What we see, however, is that Russia does not have the military means to do this. And Ukrainians are actually fighting back successfully. They're defending their territory. They're making counter offenses to push the Russians back.

The Russians are not going to give up so there's no negotiated solution with Russia. Ukrainians will not accept that Russia is allowed to keep some Ukrainian territory, so they will not negotiate either.

So we are in a war phase right now. And it is in America's interest, Europe's interest, Ukraine's interest to make sure that Russia loses the war. Then we can talk about negotiations to create peace.

And I think a stable peace will be based on Russia realizing and recognizing that it must live within its own territory.

KOSIK: All right, Kurt Volker, thanks so much for joining us.

VOLKER: Thank you so much for having me.

KOSIK: Russian President Vladimir Putin says his country's Navy is ready to respond with lightning speed if anyone tries to encroach on its sovereignty. His comments coming in his speech marking rushes Navy day on Sunday. He did not mention the ongoing war in Ukraine specifically.

Mr. Putin looked on during the annual parade in St. Petersburg, where he touted the country's Zircon hypersonic cruise missiles set for delivery soon.


VLADIMIR PUTIN, RUSSIAN PRESIDENT (through translator): We will provide protection firmly and by all means. The key thing here is the capability of the Navy forces. It can respond with lightning speed to all who infringes on our sovereignty and freedom. It fulfills successfully and honorably strategic tasks on the borders of our country and in any area of the world ocean.

Dear comrades, their delivery to the Russian Armed Forces will begin in the coming months.


KOSIK: Mr. Putin also claimed there is quote, no other equivalent in the world to the missile systems. In May, Russia said it successfully tested a Zircon missile over a distance of 1,000 kilometers.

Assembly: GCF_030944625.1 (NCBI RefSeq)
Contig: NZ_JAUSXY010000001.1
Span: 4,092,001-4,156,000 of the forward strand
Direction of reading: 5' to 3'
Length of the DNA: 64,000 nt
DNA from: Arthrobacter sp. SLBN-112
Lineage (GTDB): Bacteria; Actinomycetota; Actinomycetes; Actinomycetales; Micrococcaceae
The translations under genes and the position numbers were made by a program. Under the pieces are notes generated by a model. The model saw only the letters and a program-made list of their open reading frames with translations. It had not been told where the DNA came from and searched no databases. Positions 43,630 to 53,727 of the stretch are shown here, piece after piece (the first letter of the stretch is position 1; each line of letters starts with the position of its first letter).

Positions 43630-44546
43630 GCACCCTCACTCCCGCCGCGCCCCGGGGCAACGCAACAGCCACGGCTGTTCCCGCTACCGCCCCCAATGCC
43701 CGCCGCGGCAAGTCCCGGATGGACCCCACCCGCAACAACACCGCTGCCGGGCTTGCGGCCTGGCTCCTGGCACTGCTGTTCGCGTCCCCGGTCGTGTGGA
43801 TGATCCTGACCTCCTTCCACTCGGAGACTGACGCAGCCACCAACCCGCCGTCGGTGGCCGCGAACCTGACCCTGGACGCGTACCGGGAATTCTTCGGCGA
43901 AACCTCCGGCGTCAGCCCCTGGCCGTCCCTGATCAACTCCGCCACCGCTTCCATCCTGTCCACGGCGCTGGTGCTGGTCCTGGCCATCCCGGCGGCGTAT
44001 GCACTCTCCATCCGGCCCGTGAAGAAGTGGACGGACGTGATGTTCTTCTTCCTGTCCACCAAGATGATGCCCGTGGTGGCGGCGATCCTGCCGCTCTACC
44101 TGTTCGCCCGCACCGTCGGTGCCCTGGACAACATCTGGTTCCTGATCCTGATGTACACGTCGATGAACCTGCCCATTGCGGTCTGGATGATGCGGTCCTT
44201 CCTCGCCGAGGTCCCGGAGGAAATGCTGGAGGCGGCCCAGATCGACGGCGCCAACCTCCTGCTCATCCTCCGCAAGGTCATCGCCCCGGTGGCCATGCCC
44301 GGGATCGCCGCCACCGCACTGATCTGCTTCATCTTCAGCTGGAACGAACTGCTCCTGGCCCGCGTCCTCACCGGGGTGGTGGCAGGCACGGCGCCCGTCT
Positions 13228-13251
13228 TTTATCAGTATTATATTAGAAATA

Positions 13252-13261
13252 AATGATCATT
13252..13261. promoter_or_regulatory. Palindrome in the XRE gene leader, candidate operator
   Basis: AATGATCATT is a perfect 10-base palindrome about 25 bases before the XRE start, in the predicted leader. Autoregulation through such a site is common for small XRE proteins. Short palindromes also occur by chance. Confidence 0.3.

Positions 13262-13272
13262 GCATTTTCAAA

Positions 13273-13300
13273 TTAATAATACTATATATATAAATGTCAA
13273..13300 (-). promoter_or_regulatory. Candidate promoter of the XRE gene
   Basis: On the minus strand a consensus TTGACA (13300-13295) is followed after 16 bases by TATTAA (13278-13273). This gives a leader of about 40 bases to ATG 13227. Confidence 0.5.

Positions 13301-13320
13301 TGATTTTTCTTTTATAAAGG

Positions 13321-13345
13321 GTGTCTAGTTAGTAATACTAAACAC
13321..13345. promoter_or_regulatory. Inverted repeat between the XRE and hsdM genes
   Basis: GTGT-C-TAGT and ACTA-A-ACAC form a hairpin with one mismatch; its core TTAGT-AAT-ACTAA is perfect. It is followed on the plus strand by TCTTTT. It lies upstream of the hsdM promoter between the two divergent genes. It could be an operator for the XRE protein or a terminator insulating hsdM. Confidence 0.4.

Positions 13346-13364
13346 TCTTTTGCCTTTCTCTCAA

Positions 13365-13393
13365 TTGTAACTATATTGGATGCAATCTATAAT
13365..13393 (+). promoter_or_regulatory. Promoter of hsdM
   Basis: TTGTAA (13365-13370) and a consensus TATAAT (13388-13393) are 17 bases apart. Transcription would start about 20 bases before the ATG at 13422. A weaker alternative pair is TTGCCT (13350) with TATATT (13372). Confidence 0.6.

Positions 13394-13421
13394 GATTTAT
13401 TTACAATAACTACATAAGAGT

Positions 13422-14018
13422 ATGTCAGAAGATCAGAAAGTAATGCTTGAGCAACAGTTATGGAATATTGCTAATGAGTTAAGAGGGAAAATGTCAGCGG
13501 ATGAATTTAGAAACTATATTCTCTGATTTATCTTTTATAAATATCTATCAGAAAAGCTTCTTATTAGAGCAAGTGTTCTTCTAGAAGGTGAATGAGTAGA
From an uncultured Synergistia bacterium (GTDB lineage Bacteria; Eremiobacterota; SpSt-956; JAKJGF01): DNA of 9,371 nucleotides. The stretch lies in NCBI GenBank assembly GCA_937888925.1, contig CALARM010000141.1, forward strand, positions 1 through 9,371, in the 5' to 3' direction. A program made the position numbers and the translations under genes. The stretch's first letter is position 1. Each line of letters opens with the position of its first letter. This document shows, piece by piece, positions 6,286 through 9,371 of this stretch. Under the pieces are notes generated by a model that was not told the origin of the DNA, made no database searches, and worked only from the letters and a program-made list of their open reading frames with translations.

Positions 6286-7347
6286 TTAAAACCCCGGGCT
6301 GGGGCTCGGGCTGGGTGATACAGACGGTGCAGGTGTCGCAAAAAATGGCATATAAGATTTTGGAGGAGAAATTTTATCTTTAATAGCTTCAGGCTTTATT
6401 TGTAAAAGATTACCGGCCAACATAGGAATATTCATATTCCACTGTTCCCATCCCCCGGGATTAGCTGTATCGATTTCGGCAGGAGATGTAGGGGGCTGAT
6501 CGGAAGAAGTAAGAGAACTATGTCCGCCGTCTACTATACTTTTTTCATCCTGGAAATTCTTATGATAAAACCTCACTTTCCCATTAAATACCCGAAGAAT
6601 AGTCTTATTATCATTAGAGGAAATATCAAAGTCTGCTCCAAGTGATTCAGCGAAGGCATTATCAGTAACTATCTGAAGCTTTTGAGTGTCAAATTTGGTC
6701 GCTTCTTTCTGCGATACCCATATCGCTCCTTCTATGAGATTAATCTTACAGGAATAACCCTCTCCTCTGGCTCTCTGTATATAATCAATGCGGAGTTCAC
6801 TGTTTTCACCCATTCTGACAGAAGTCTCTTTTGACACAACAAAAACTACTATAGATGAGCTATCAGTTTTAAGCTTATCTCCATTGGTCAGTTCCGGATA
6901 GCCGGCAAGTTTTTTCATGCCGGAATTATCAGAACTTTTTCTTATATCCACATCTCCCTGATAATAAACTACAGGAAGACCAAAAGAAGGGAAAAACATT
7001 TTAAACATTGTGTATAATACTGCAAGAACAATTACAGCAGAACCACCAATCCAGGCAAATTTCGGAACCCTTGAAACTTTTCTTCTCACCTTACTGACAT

Moscow's former chief rabbi is speaking out and warning of tough times ahead for those living in Russia. Pinchas Goldschmidt left the country in March over opposition to the war in Ukraine, and is now living in Israel. He sat down with CNN's Hadas Gold to talk about what he encountered and the uncertainty for those still there.


HADAS GOLD, CNN CORRESPONDENT (on camera): Were you pressure to support the war?

PINCHAS GOLDSCHMIDT, FMR. MOSCOW CHIEF RABBI: The communities were pressured to support the war.

GOLD: In what ways?

GOLDSCHMIDT: I don't want to go into too many details. But organizations and individuals and communities were asked to officially support the war.

GOLD: And what do you think would have happened? Had you stayed and spoken out?

GOLDSCHMIDT: You can read the news on a daily basis of people getting arrested for speaking out, even mentioned the word war today is against the law.

GOLD: Do you think you as Chief Rabbi of Moscow would have been arrested?

GOLDSCHMIDT: In today's political climate in Russia? Would have been possible, yes.

GOLD (voice-over): Since the start of the war in February, some 20,000 Russian Jews have left and moved to Israel according to official numbers.

Pinchas Goldschmidt has been in Moscow since 1989. Arriving there just ahead of an earlier period of mass Jewish emigration, as the Soviet Union began to fall apart. He sees similarities with the situation today.

GOLDSCHMIDT: There's definitely a power of people not knowing what tomorrow will bring asking themselves also, when I arrived in 1989, a lot of people were just -- we're not able yet to leave Russia. Let's -- at the first possible moment, let's leave the Soviet Union because maybe again, the iron curtain is going to close completely. So we're not there yet. But definitely, there's a feeling of uncertainty and fear.

GOLD (on camera): You've talked about a dark cloud coming over Russia. What do you mean by that?


GOLDSCHMIDT: It's all together. It's economically, politically, isolation, and repression all coming together, making life in Russia very difficult.

GOLD: Do you hope to only be able to go back to your position as Chief Rabbi of Moscow?

GOLDSCHMIDT: We as Jews have to be always optimists. We have no other choice.

GOLD: What will it take for you to be able to go back? GOLDSCHMIDT: To change in the political situation.

GOLD: So changing the government, changing leadership.

GOLDSCHMIDT: Change with which will affect the whole country and also the Jewish community.

GOLD (on camera): I also asked Rabbi Goldschmidt, what he thought about Russia's attempts to dissolve the Jewish Agency. This is an organization that helps Jews immigrate to Israel. And the rabbi actually said he was more surprised that the Jewish Agency was even allowed to remain open considering how many international organizations have been forced to close in recent years.